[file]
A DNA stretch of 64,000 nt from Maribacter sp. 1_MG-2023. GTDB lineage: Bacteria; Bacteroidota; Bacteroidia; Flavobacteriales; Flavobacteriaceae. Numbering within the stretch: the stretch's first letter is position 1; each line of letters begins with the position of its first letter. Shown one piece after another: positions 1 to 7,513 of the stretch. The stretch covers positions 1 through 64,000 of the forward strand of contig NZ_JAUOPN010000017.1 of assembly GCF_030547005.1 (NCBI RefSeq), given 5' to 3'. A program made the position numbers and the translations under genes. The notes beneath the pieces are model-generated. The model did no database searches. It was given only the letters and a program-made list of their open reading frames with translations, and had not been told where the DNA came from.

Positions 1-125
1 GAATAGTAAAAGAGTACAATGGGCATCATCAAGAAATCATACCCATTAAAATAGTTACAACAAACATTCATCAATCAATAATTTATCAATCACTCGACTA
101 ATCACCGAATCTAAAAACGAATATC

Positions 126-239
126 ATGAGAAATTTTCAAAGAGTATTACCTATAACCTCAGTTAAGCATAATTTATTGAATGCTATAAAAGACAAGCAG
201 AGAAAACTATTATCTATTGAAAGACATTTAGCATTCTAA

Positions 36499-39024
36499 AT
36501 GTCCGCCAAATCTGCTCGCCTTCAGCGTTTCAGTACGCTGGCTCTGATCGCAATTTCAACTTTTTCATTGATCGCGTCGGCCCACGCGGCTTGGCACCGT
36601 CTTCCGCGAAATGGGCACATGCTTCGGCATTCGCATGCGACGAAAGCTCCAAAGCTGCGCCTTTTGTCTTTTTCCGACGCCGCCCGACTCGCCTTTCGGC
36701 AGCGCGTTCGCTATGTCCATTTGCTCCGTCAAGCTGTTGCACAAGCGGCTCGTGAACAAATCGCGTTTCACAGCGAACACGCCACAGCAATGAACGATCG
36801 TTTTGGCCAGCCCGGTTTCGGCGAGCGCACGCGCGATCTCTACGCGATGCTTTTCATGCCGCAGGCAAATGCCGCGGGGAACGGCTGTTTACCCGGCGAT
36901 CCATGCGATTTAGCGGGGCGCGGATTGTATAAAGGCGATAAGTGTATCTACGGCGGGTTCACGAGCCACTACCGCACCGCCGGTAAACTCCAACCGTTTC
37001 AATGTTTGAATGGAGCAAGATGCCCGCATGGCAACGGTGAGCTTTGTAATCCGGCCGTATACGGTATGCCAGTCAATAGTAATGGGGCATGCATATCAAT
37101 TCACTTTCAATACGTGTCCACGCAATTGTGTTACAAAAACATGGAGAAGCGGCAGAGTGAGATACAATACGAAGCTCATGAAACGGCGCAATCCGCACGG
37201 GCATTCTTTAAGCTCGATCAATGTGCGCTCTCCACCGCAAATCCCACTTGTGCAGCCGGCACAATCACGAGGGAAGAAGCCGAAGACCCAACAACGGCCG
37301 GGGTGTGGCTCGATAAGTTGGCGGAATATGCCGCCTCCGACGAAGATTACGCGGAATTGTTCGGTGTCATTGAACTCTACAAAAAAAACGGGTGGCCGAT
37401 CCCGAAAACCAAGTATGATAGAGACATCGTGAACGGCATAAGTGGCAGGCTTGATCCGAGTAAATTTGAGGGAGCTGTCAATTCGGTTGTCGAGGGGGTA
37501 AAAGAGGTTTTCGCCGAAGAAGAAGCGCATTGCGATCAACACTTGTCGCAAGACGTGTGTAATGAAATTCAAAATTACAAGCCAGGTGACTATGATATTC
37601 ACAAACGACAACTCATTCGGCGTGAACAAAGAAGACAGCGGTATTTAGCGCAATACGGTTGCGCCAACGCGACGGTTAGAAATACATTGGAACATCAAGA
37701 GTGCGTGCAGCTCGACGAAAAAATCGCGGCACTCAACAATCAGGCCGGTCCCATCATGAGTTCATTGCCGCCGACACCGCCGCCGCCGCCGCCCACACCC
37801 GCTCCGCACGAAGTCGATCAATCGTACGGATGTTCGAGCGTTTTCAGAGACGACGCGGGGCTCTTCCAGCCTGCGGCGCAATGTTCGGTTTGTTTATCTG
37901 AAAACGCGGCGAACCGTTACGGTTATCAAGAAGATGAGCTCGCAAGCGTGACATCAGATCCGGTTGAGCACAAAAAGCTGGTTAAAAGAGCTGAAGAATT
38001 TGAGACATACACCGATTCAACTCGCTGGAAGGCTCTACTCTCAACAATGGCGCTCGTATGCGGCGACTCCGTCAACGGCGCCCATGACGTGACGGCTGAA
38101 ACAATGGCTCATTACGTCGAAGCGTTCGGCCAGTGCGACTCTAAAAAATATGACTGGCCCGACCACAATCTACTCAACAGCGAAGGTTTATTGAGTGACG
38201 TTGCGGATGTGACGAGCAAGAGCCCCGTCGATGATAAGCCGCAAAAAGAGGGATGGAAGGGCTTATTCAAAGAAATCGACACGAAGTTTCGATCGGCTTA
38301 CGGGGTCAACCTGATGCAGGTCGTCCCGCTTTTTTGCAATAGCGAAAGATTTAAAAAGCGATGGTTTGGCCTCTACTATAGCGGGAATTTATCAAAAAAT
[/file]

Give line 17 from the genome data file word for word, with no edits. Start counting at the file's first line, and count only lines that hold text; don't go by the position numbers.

37201 GCATTCTTTAAGCTCGATCAATGTGCGCTCTCCACCGCAAATCCCACTTGTGCAGCCGGCACAATCACGAGGGAAGAAGCCGAAGACCCAACAACGGCCG